Where there is continuity of memory, I don't have to confront anyone. On the contrary, it are the locals who confront me with their memories. When I take photographs, it happens often that old people come by and like to get in touch to share their memories or what was told in their families. They had to live with these memories all their lives and have rarely been listened to. During the years of the Soviet Union, the Holocaust was no topic, because the Soviets claimed the Jewish victims as "innocent Soviet citizens". The fact that they were not murdered because they were Soviet citizens, but because they were Jews, was not allowed to be discussed. Only with the implosion of the Soviet Union did it become possible to talk openly - but by then people already had other sorrows.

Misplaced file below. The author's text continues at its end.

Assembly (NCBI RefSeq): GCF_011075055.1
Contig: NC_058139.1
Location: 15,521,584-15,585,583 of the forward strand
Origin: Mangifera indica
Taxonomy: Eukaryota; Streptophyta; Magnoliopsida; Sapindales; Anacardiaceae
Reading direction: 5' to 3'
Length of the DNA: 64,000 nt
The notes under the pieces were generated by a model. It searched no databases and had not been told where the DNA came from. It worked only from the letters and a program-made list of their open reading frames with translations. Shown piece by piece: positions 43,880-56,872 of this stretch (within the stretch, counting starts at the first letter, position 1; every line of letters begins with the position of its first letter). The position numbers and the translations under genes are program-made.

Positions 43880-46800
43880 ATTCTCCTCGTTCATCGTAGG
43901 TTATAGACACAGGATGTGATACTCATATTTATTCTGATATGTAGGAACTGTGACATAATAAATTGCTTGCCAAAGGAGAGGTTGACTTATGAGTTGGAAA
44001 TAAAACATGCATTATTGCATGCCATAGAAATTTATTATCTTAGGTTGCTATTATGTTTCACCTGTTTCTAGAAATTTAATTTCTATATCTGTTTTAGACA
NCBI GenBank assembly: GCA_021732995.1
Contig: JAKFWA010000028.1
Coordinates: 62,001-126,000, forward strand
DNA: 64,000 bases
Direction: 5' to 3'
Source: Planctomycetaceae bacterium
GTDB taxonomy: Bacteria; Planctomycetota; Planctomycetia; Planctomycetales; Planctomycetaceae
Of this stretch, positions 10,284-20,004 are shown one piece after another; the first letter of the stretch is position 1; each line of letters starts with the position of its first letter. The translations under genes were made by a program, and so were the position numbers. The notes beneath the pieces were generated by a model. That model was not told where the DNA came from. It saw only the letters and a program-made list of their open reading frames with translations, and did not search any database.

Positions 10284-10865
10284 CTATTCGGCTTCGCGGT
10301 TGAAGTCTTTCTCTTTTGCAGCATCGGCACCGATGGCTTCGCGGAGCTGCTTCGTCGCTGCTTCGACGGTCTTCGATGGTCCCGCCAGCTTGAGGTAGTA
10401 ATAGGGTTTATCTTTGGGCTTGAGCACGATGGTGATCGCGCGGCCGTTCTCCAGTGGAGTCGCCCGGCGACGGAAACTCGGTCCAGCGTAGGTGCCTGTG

I would like to tell a story as an example. In February 2020 - shortly before the lockdown made further travel impossible - my friends and I were in the village of Hvizdets in Galicia, Ukraine. We were standing in front of an empty plot of land, which according to our GPS coordinates was supposed to be the Jewish cemetery. There was not a single gravestone to be seen. Whether the Nazis or the Soviets destroyed the cemetery, I cannot say. An elderly lady came by. We asked her if this had been the Jewish cemetery. "Yes," she said, "is that why you're here?" We nodded. "My mother told me what happened here," the old woman continued. "Here in the cemetery they shot the Jews, but also here in the middle of the street. My mother's family had Jewish neighbours. Chana, the neighbour's daughter, was my mother's best friend. They played together every day. She had a long black braid and everyone said she was the most beautiful girl in the village. Everyone said that. They shot Chana here too."